Metal Foam Could Better Protect Soldiers Against Blast Pressure, Fragmentation
Lane Long posted on April 03, 2018 |
Lightweight steel composite blocks fragments and blast waves more effectively than traditional alumi...
An HEI round like the one tested on the steel-CMF plate. (Image courtesy of Gunstar.)
An HEI round like the one tested on the steel-CMF plate. (Image courtesy of Gunstar.)

How to Stop a Bullet—a Big, Mean One

High explosive incendiary (HEI) rounds are designed to unleash a deadly combination of metal fragments and blast pressure upon detonation. For the soldiers inside vehicles targeted by these lethal rounds, this means a high risk of bodily harm, brain trauma, or worse. Researchers from North Carolina State University and the U.S. Army’s Aviation Applied Technology Directorate have been working to develop a material for use in armored vehicles that would provide soldiers with more protection against this class of explosive ammunition. In a study published last week in Journal of Composite Structures, the team found that a stainless-steel composite metal foam (CMF) offers shielding that is superior to any substance currently in use by the military.

Gauging the Stopping Power of Stainless Steel CMF Plate

                The engineers took a two-pronged approach to studying the effectiveness of steel CMF. In the first phase, they set up a physical test in which a live HEI round was fired into an aluminum strikeplate. Plates 10 inch by 10 inch in size made entirely of the composite material were set up at a distance 18 inches away from the explosive round’s point of impact. At thicknesses of roughly 3/8 and 5/8 inches, the CMF plates tested by the team were medium-gauge thickness relative to most vehicle armor. Both gauges of the steel CMF completely blocked the blastwave. The 5/8-inch panel also blocked all the fragments associated with the detonation, while the 3/8-inch barrier stopped the vast majority—more on that later.

                                                                                                                    Put to the test: a high explosive round strikes the steel-CMF. (Video courtesy of NC State University.)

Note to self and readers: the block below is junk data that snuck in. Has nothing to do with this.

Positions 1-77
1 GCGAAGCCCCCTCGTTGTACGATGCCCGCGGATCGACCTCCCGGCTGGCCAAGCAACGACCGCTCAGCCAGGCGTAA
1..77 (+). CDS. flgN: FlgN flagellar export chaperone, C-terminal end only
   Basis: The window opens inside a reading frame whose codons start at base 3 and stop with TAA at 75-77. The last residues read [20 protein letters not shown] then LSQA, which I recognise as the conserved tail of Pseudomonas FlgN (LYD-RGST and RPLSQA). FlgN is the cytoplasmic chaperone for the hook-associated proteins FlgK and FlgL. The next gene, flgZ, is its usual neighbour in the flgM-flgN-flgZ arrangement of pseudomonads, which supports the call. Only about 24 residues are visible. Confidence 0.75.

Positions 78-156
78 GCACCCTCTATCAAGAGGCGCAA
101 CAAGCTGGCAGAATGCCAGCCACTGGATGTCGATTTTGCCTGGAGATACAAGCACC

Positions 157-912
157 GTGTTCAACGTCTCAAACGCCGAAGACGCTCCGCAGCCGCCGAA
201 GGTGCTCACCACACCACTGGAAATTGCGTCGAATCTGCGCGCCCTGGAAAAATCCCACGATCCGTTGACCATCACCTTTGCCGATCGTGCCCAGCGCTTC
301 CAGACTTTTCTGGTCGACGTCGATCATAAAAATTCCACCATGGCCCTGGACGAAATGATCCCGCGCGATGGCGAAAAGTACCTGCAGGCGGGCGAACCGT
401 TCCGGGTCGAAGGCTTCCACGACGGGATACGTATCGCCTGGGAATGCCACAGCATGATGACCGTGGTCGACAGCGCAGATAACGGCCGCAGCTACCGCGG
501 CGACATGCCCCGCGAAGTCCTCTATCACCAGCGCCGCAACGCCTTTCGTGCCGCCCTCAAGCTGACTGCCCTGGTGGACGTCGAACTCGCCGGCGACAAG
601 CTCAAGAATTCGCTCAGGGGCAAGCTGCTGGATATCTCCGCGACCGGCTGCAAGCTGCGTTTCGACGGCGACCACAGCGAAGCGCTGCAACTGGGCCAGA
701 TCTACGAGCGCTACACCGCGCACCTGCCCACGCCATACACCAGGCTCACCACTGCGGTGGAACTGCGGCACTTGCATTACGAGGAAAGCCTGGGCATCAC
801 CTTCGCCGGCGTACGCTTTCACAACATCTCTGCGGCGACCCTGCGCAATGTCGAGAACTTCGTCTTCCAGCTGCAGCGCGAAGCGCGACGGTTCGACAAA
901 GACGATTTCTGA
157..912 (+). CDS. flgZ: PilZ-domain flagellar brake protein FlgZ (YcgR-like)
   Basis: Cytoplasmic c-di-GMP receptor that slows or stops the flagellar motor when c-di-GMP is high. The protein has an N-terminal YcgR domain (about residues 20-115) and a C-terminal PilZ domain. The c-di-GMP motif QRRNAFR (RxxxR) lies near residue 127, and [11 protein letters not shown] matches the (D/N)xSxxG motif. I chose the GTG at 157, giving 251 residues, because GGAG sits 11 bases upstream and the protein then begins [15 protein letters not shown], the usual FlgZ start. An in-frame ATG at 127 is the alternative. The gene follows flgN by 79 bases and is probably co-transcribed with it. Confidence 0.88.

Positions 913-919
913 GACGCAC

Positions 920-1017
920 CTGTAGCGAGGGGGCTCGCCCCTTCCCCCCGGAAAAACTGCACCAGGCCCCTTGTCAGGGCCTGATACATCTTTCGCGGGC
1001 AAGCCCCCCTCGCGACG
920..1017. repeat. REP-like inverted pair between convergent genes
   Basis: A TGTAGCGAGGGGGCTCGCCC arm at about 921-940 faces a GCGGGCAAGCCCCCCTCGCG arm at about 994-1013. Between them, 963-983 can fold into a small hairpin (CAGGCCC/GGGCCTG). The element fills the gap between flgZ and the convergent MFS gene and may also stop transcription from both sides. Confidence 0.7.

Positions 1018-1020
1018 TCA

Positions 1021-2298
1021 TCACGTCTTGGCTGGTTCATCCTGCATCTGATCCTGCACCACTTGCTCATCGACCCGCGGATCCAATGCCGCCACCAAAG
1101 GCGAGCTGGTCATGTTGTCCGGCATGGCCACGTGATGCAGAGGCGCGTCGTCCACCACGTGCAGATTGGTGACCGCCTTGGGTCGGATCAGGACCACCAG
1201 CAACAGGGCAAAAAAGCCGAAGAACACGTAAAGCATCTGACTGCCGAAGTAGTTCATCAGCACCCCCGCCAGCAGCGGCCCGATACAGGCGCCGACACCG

The second phase of testing involved computer modeling to demonstrate how the steel-CMF would perform under various real-life circumstances. The results of this modeling compared very favorably with empirical observations from the physical test. Having thus corroborated their findings, the research team moved forward in seeking the answer to another important question: what advantages might their new material have over the existing metals widely used for vehicle armor?

Steel CMF Versus Traditional Vehicle Armor

The researchers turned to the same computer model they used to test steel CMF to determine how aluminum 5083, a widely employed military-grade armor, would respond to similar stresses. The virtual analysis showed that aluminum 5083 of the same weight and thickness as the 5/8-inch steel CMF would stop all the blast fragments, but they would penetrate much deeper into the material. This would result in a much higher level of stress transferred to the other side of the armor than the energy allowed by the new composite foam.

While the steel CMF comes out of this side-by-side comparison looking good, the real kicker is this: the team found that a thinner, lighter wall of CMF could provide the same protection as a thicker version. In the ballistic test, the 3/8-inch CMF plate didn’t stop every fragment, but adding a mere 1/64 of an inch achieved the 100 percent threshold. In summary, while 5/8-inch aluminum 5083 was completely necessary for full blockage, the same level of protection could be achieved by using steel CMF that was almost one-quarter inch thinner. Extrapolated over the surface area of a large vehicle—think a tank—that difference could amount to thousands of pounds of weight. The military implications of that decrease on cost, vehicle handling and fuel economy could portend to be significant, to say the least.

For more on the ways engineers are working to create better protective gear for the military, check out Elastometic Military Vehicle Frame Guards Against Brain Trauma.


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